With tax season nearly upon us, many lawyers are now asking themselves (and their CPAs) whether they have accurately reported funds received on a client’s behalf. This issue is particularly relevant to attorneys who earn their fees on a contingency basis and who withdraw fees and costs from a check made payable to the law firm in trust for the client. In this article, we hope to provide some answers.
The IRS requires taxpayers to file an information return in connection with certain transactions and may assess penalties for failure to comply with the rules. Generally speaking, information returns like Form 1099-MISC (“1099”) are necessary for payments of $600.00 or more distributed in the course of business. Internal Revenue Code (“IRC”) § 6041. The form is prepared in duplicate. One copy is filed with the IRS and the other issued to the recipient. The IRS then “matches” the payments and/or expenses from one taxpayer with receipts and/or income to another.
In addition to the $600.00 rule, anyone making a payment to an attorney in “connection with legal services,” or in the course of business must issue a 1099, regardless of whether the legal services were performed for the payor. IRC § 6045. This includes, for example, payments by attorneys to other attorneys for co-counsel, fee splitting, or referral fees. This rule also applies to client settlements paid by the defendant or the defendant’s insurer to an attorney and plaintiff jointly.
Whether the payor (here, the defendant or the defendant’s insurer) is required to issue a 1099 under these circumstances depends partly on whether the settlement proceeds are taxable or nontaxable to the claimant (here, the plaintiff).
Taxable v. Nontaxable
So what settlement proceeds are taxable? All amounts from any source are included in gross income unless a specific exception exists. For damages, the two most common exceptions are amounts paid for certain discrimination claims and amounts paid “on account of” physical injury. This covers observable bodily harm and may include emotional distress if there is a causal link to the physical injury.
Consequently, defendants issuing a settlement payment, or insurance companies issuing a settlement payment on behalf of the defendant, are required to issue a 1099 to the plaintiff unless the settlement qualifies for one of the tax exceptions. See IRC § 6041. In some cases, a tax provision in the settlement agreement characterizing the payments can result in their exclusion from income. Although tax provisions are not controlling, the IRS is generally reluctant to override the intent of the parties. Accordingly, any settlement payments made expressly for nontaxable damages are excluded from the 1099 reporting requirements.
On the other hand, if the settlement agreement is silent as to whether the damages are taxable, the IRS will look to the “intent of the payor” to characterize the payments and determine the 1099 reporting requirements.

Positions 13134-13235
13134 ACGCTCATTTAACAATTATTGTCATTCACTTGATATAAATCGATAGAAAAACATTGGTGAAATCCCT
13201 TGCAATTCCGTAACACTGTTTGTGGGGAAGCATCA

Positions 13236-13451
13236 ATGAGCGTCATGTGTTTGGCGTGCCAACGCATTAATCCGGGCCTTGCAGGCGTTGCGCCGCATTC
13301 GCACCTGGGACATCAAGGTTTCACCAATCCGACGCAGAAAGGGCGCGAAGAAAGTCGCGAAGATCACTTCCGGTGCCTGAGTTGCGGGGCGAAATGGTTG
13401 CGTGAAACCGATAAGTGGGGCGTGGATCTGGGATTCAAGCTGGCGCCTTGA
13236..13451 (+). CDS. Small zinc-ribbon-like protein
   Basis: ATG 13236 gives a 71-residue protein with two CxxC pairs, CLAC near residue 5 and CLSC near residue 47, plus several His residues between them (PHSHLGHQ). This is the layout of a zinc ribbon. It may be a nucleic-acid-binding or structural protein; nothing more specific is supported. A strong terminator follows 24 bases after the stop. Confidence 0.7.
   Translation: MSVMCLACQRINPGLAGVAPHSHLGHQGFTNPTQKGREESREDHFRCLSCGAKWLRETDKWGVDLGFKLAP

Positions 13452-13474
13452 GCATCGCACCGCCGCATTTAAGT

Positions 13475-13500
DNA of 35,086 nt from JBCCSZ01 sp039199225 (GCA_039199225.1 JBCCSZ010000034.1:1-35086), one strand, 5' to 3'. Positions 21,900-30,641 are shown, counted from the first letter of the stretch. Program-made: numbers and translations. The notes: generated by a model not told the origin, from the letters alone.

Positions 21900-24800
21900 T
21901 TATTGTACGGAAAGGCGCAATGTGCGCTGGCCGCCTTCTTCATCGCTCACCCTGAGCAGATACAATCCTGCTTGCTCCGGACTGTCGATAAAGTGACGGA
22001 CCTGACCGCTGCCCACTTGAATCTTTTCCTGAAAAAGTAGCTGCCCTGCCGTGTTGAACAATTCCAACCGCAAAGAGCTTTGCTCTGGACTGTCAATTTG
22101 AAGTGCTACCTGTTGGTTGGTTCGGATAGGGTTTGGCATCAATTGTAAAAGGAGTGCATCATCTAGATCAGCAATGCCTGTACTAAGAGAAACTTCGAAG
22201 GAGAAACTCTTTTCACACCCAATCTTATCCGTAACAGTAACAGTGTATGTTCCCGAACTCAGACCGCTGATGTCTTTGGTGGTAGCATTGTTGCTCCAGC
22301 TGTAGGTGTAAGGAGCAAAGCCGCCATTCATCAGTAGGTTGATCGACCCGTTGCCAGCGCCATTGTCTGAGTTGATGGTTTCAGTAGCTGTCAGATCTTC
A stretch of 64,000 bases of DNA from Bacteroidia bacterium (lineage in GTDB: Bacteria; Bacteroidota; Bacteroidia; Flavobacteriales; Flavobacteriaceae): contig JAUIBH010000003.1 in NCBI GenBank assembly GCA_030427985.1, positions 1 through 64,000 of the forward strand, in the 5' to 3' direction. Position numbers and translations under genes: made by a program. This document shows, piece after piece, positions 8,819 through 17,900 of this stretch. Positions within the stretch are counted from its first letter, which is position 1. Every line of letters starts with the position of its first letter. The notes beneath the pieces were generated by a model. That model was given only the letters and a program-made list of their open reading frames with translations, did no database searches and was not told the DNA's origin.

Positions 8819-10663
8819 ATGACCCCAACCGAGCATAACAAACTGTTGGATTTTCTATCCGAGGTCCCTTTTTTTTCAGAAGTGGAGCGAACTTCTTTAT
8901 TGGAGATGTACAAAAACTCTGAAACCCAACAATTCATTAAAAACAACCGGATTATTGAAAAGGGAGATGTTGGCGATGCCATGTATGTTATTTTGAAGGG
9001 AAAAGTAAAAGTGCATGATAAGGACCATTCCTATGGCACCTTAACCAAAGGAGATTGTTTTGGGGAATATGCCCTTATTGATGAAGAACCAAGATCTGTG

Attorney or Client?
For taxable settlements, the defendant is required to issue a 1099 to the plaintiff under § 6041. In addition, if the proceeds are jointly payable to attorney and plaintiff, the defendant is required to issue a 1099 to attorney under § 6045 as amounts paid “in connection with legal services.” As a result, both attorney and plaintiff receive 1099s for the entire settlement amount. For nontaxable settlements jointly payable to attorney and plaintiff, the defendant is excused from issuing a 1099 to the plaintiff but will still need to issue a 1099 to the attorney for the entire amount. To avoid a situation whereby the IRS interprets the entire settlement as income to the attorney, the attorney can simply request a separate check payable to plaintiff for damages and one payable to attorney for attorney’s fees and reimbursable costs: only the amounts paid to attorney are reportable under § 6045.
All taxpayers need to issue 1099s for payments to attorneys, including payments from attorneys to other attorneys, as well as for payments under the $600.00 rule. In litigation, this is the responsibility of the defendant or the defendant’s insurance company. One way to avoid the necessity of requesting separate checks from the defendant or the defendant’s insurance company is to request a single check in the entire amount to “Attorney in trust for Client.” The attorney deposits this check into the attorney’s client trust account. Net settlement proceeds paid from the client trust account to the client are neither payments in the course of business nor payments to an attorney “in connection with legal services.” Consequently, the attorney does not need to issue a 1099 to the client when distributing these amounts.
About the authors:
James Hastings is a San Francisco tax lawyer and CPA specializing in tax planning, tax compliance, and tax controversy. His practice includes advising high net worth families; complex tax preparation services; and tax consulting with respect to business and estate transactions.
Eric L. Toscano is a San Francisco-based trial lawyer passionate about representing tenants in disputes with landlords and individuals who have been injured. He is the Managing Attorney at Toscano Law Group, where he represents tenants in disputes arising out of wrongful evictions, harassment by landlords, and substandard living conditions; individuals who have suffered personal injuries; and businesses involved in commercial disputes.